Clear labeling involves the use of straightforward language and an easily understandable format. Nutritional values should be presented so consumers can quickly assess the content of key nutrients, such as fats, sugars, sodium and fiber. This is particularly important in an era where time is a luxury and quick decisions are the norm in grocery aisles. 

The role of dietitians and health professionals 

Registered dietitians play a critical role in the discourse around food labeling. As experts in nutrition, you are uniquely positioned to advocate for labels that are both accurate and user-friendly. Dietitians can contribute to this effort in several ways: 

Education and advocacy: Dietitians can educate consumers on how to read and interpret food labels, empowering them to make informed dietary choices. This education can take place in one-on-one consultations, workshops or through public health campaigns. 

Policy influence: Through professional associations and advocacy groups, dietitians can influence food labeling policies. By providing expert insights, they can advocate for regulations that ensure label accuracy and comprehensibility. 

Industry collaboration: Dietitians should collaborate internally with category managers, buyers and externally with food manufacturers to improve the clarity and accuracy of labels — especially on information posted on the retailer’s ecommerce platforms. Your expertise can help bridge the gap between regulatory requirements and consumer understanding.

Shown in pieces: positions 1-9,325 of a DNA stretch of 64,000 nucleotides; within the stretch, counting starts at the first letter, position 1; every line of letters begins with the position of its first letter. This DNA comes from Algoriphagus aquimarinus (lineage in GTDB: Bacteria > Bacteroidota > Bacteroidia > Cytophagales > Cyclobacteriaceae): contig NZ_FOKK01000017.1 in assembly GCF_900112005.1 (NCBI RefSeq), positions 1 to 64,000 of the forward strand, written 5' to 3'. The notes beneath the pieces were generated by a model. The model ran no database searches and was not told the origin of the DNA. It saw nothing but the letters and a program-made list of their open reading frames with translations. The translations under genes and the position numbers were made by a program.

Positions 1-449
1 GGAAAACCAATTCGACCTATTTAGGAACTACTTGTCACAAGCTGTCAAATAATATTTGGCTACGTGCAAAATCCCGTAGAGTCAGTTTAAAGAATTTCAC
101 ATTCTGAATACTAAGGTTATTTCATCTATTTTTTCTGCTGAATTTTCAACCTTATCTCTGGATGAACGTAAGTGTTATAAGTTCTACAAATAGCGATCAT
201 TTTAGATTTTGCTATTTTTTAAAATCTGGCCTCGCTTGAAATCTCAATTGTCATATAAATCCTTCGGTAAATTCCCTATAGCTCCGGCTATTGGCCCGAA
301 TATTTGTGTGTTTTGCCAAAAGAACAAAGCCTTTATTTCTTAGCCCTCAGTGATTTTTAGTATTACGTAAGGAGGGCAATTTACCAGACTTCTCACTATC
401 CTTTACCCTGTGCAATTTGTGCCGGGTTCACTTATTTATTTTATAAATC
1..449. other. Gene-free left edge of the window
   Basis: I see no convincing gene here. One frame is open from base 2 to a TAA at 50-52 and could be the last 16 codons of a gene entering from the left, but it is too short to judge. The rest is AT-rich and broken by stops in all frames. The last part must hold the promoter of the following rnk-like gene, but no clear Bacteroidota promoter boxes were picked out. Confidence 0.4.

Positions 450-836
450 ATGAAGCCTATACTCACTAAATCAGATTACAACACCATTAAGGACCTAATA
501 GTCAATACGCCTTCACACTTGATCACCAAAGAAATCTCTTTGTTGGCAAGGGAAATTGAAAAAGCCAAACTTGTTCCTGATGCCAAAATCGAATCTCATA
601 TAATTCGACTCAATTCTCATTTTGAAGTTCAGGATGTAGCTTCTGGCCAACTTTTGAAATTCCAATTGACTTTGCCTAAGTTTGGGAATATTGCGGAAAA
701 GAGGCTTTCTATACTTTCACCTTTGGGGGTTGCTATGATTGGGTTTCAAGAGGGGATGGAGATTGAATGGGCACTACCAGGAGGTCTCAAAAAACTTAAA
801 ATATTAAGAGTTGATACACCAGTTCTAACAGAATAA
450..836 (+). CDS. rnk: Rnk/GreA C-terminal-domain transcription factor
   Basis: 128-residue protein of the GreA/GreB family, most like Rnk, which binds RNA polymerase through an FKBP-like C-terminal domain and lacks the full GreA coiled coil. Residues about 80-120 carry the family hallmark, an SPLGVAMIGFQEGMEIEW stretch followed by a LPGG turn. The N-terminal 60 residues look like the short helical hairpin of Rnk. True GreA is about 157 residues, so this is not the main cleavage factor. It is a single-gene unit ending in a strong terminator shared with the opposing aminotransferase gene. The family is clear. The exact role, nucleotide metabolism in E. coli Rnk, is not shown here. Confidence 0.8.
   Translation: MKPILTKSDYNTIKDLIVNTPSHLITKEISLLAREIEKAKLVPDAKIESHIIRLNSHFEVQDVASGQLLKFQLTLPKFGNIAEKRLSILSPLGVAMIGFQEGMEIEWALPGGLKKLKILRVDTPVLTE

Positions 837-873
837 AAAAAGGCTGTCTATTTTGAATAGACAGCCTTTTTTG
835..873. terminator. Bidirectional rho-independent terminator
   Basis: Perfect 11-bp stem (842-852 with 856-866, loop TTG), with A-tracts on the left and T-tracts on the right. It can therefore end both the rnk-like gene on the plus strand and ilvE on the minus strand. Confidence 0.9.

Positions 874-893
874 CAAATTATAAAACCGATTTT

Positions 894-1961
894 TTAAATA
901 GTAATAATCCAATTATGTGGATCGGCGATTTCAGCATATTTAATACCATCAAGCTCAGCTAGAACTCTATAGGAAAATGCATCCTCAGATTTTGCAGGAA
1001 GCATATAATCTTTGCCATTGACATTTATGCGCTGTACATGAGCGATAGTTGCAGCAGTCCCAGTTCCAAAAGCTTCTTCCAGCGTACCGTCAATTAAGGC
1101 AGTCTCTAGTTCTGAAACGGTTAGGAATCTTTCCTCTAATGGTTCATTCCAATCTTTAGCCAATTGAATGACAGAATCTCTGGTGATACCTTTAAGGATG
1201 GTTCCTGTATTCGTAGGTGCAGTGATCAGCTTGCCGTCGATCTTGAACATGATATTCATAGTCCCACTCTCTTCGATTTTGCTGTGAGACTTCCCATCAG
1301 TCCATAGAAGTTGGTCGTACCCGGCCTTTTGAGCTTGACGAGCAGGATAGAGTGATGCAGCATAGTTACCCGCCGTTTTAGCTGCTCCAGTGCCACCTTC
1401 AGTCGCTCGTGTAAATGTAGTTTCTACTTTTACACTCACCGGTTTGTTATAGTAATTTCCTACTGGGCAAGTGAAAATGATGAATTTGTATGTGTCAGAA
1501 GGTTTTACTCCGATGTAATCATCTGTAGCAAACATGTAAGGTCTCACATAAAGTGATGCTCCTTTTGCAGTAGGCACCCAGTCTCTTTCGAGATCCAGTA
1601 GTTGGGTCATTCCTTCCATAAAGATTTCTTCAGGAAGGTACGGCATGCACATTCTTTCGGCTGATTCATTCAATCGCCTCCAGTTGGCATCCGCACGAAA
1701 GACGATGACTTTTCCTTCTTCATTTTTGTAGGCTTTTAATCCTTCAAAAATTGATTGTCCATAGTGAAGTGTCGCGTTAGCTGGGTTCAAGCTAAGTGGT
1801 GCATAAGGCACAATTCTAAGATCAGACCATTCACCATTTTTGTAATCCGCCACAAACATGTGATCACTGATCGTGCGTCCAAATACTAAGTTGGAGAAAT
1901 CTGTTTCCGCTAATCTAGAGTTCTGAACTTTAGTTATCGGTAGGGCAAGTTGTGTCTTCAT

Research: Engaging in research to understand consumer behavior and perceptions around food labels can provide valuable insights into how labels can be designed to better meet the needs of diverse populations. 

Challenges and future directions: Despite the clear benefits of accurate and understandable food labels, challenges remain. The food industry today is focused on rapid innovation, especially in the fields of plant-based, cellular agriculture and analog foods leading to an ever-increasing array of products with complex ingredients and nutritional profiles. Keeping labels up-to-date and ensuring they reflect the latest nutritional science can be daunting. 

There is a delicate balance between providing comprehensive information and avoiding information overload, which can overwhelm and confuse our shoppers. Finding the right amount of information to convey, in a manner that is both comprehensive and digestible, is an ongoing challenge. 

Looking ahead technology offers promising avenues to enhance food labeling. Digital shelf labels and the upcoming GS-1 QR codes can provide access to a wealth of information beyond what can be physically printed on a package. These technologies can offer personalized information, taking into account the individual’s health status, dietary preferences and nutritional needs. 

Accurate and understandable food labels are not just regulatory requirements; they are essential tools in promoting public health and empowering consumers to make informed dietary choices. Registered dietitians and other health professionals, with your deep understanding of nutrition and its impact on health, are at the forefront of advocating for and ensuring that food labels meet the highest standards of accuracy and clarity. 

Embracing innovation and technology will be key in making food labels even more accessible and informative for all if they are 100% accurate and easy to understand. 

Latest Posts

Articles by Category